The Importance of Play - part 3: Rediscovering Play

The Importance of Play

The Importance of Play - part 3: Rediscovering Play

“The playing adult steps sideward into another reality; the playing child advances forward to new stages of mastery.”
— – Erik H. Erikson
Piggy-Back Carry

Piggy-Back Carry


Playful movement does not need to be complicated. Lay it out in terms of basic movement patterns. Moves that are functional and possible to adapt for all – with challenges that can be scaled to each individual. You can piggy-back carry, focus on animal crawls and movements, or play games such as tag or plank tennis.

Use your imagination to make physical activity more interesting and to increase motivation. For example, if doing a bear crawl, imagine you're crawling under a low-hanging branch covered in thorns and change your body position accordingly. [1] It sounds like child's play, but engaging the brain in this fashion can increase muscle activation and make you work harder. [2]


The full benefits of play are possible when you stop viewing everything as an event with a specific goal in mind. Think of play the way a small child would – it just feels good to be running around, living life in the moment. 

Be willing to open up to others with a new, more playful personality. This playful aspect is perhaps the difficult part since society forces us to treat everything so seriously once we pass into adulthood. But even something as simple as sharing a joke with a random stranger, or goofing around with young kids can help you feel more confident about engaging in play with others.

Look for ways to build play into your schedule. Just as you would schedule a daily workout or lunch with friends, you can schedule “play-time.” Everybody has different ways to express this concept – “me time” or “personal time” are just two popular options – but it just refers to a block of unstructured time to recharge the mind and body. All the better if this “me time” also includes physical activity.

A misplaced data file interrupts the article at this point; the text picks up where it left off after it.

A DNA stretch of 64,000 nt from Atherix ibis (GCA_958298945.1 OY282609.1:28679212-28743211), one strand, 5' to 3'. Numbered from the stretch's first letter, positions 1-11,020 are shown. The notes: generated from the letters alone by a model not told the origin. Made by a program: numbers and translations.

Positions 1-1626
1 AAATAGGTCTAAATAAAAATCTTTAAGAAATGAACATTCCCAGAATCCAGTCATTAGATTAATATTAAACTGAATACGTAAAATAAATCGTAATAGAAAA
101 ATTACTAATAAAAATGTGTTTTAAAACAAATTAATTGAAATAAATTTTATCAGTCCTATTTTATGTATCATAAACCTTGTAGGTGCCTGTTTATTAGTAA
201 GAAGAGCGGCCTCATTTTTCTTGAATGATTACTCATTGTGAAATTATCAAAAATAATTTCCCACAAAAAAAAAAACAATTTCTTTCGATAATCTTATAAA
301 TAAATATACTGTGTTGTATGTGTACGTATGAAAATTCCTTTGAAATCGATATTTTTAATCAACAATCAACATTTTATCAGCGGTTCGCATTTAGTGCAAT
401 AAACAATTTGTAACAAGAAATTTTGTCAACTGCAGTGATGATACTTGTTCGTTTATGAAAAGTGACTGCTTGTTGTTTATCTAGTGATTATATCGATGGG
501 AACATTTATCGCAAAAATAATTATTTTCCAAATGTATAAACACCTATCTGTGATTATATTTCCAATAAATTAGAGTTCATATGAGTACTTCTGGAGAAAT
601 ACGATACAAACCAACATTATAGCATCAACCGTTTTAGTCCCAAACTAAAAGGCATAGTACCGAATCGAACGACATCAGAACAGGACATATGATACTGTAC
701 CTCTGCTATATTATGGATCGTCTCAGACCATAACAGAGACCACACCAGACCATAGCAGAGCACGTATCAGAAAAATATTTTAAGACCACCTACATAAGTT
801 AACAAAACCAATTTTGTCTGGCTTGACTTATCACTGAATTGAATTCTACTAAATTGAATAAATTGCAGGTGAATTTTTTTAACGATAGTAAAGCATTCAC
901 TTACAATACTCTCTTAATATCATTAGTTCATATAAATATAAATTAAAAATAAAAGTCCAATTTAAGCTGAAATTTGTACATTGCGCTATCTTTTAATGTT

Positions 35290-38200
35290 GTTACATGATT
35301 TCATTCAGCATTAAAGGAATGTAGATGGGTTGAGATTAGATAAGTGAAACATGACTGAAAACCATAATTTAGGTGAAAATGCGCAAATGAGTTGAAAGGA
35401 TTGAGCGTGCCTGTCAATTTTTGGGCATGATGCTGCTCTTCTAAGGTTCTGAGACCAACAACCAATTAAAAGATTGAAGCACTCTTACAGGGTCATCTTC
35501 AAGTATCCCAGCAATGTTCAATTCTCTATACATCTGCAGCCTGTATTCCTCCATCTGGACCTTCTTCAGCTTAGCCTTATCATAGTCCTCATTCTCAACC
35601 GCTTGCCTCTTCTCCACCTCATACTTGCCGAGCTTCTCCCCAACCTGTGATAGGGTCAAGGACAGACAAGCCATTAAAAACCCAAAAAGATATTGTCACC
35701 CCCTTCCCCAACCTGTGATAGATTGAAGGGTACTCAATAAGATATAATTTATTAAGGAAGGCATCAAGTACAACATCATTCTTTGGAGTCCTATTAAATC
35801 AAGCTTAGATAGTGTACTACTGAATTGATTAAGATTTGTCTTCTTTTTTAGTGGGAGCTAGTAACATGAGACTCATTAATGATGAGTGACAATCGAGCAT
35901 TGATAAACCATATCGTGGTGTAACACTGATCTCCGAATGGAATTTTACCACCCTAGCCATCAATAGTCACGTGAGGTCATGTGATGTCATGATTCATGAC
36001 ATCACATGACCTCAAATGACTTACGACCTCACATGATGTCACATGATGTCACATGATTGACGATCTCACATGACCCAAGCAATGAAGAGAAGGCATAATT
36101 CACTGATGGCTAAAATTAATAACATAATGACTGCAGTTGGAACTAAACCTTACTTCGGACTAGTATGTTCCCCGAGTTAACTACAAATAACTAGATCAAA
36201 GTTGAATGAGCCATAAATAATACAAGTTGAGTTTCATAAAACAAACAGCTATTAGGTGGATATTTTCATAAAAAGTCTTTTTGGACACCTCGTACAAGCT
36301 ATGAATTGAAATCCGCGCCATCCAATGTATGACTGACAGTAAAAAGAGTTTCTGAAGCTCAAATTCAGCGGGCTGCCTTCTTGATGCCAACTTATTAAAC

One thing we understand as parents is that our kids are influenced by what we do or do not do as adults. If we demonstrate movement as being punitive, then our children will see movement and activity as punishing and something to fear. If we are playful and excited about activity, it gives our children an opportunity to enjoy movement too. Play is an essential activity regardless of age. As adults, it is absolutely critical to learn how to play again, it might just help us meet the physical activity guidelines for a start!

“We should seek to reclaim the enjoyment of movement that we experienced as children.”
— Darryl Edwards

By unlocking all the benefits of play, you will feel better, think better and have a more positive outlook on life. At both home and the office, you may even see a boost in your imagination and creativity too.


[1] "Paleo Fitness: Primal Training and Nutrition Program to Get Lean, Strong and Healthy", Darryl Edwards, Ulysses Press, 2013

[2] "Motor Control and Learning", Champaign IL, Human Kinetics, 1999